Several times in recent years, opponents of software patents have looked hopefully to Congress and the Supreme Court for a solution to the expensive problem of software patents, and several times we’ve been disappointed. The narrow Bilski v. Kappos ruling invalidated one business method patent but left the question of software patents to one side, and even arguably weakened a rule—the “machine-or-transformation” test—intended to limit the scope of patentability. The reforms of the America Invents Act were half-hearted; they provided additional opportunities to challenge patents at the USPTO, but did not fundamentally affect the rules for patenting software.
Despite these missed opportunities, there are signs of slower but consistent reform in the courts, and yesterday’s ruling in the Eastern District of Texas in Uniloc v. Rackspace is one of them. The Uniloc ruling is about as good as it gets for a defendant in a software patent case: the judge dismissed the case at an early stage on the grounds that the claim at issue described an unpatentable mathematical formula.
Uniloc is a self-described “independent laboratory” with a small software business and a thriving patent-licensing division. Its website ominously assures readers that “[t]he cost of licensing is quite modest when compared to other alternatives.” It sued Rackspace (which was defended by Red Hat under its Open Source Assurance program) over a basic technique for computing floating point numbers, which it claimed Rackspace infringed by virtue of its use of Linux:
Claim 1. A method for processing floating-point numbers, each floating-point number having at least a sign portion, an exponent portion and a mantissa portion, comprising the steps of:  converting a floating-point number memory register representation to a floating-point register representation;  rounding the converted floating-point number;  performing an arithmetic computation upon said rounded number resulting in a new floating-point value;  converting the resulting new floating-point register value to a floating-point memory register representation.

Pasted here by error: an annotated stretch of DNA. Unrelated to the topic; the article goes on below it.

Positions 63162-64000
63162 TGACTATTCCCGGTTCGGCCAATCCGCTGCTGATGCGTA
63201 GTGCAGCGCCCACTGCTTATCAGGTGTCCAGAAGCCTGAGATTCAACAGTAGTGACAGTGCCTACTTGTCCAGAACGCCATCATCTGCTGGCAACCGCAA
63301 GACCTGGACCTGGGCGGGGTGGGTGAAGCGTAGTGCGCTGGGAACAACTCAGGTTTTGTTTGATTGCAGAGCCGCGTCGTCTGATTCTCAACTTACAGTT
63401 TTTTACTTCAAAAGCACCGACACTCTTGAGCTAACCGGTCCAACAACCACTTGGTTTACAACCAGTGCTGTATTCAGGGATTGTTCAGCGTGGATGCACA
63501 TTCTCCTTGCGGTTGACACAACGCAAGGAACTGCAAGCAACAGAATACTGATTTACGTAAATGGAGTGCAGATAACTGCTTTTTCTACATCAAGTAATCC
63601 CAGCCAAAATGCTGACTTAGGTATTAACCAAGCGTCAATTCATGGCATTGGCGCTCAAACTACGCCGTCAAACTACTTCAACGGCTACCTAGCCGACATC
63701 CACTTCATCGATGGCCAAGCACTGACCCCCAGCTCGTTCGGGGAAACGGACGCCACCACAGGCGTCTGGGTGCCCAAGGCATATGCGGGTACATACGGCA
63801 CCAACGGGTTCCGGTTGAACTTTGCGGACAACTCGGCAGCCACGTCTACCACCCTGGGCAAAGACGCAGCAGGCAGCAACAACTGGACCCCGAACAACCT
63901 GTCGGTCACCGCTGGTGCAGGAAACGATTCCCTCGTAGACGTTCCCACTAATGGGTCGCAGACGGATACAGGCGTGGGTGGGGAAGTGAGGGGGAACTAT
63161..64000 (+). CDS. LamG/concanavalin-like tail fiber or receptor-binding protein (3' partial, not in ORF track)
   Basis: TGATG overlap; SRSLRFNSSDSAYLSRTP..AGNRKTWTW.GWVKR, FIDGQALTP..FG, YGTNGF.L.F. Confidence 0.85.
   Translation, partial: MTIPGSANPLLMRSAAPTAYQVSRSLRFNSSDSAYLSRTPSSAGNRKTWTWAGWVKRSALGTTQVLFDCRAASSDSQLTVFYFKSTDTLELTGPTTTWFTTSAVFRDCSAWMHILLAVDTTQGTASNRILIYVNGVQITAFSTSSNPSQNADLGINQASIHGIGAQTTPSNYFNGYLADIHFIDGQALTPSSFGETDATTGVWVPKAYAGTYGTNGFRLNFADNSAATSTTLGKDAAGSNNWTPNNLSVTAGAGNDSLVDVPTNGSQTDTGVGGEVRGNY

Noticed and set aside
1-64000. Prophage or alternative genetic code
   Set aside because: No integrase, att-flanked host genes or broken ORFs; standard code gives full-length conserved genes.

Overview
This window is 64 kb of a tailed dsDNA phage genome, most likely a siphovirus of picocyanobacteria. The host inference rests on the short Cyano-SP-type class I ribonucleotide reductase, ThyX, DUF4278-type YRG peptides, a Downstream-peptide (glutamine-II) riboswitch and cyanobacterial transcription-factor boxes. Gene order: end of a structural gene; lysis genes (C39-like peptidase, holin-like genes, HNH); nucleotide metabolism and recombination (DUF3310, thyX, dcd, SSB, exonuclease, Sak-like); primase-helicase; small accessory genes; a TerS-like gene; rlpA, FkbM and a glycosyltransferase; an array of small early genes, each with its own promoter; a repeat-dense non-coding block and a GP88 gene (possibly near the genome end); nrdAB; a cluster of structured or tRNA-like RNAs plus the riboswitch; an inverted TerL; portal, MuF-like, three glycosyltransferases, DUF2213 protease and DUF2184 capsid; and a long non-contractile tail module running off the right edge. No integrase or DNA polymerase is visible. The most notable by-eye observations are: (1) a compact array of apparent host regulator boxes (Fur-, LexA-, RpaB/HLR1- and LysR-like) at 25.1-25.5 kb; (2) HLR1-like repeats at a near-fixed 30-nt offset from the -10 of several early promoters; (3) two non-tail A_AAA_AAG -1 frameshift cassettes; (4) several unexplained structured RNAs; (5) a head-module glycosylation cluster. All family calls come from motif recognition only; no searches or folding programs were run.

You can tell this is a software patent of the old school (it was filed in 1995), because the claim doesn’t reference a machine, even one so abstract as a general purpose computer. This essentially required the court to find that the patent failed the “machine-or-transformation” test, which (as modified by the Supreme Court) says that a “useful clue” to a process’s patentability is whether it “(1) is tied to a particular machine or apparatus, or (2) it transforms a particular article into a different state or thing.” (The patent failed the “transformation” part of the test because, according to binding Federal Circuit precedent, manipulating data does not produce a “meaningful transformation.”)
Since the machine-or-transformation test is only a “useful clue,” the court also analyzed the patent under Section 101 of the Patent Act, which has been held to exclude laws of nature, physical phenomena, and abstract ideas (including mathematics). In invalidating this retrograde patent under 101, the court relied heavily on Gottschalk v. Benson, the 1972 case that first clearly stated that algorithms were abstract mathematical formulae, and hence unpatentable. Given Benson’s shabby treatment at the hands of the Federal Circuit over the last couple of decades, its prominence here is refreshing.
The early disposal of this patent by a patent-friendly court is an encouraging sign for everyone writing software under the shadow of patents. Congratulations to Red Hat and Rackspace on their victory.
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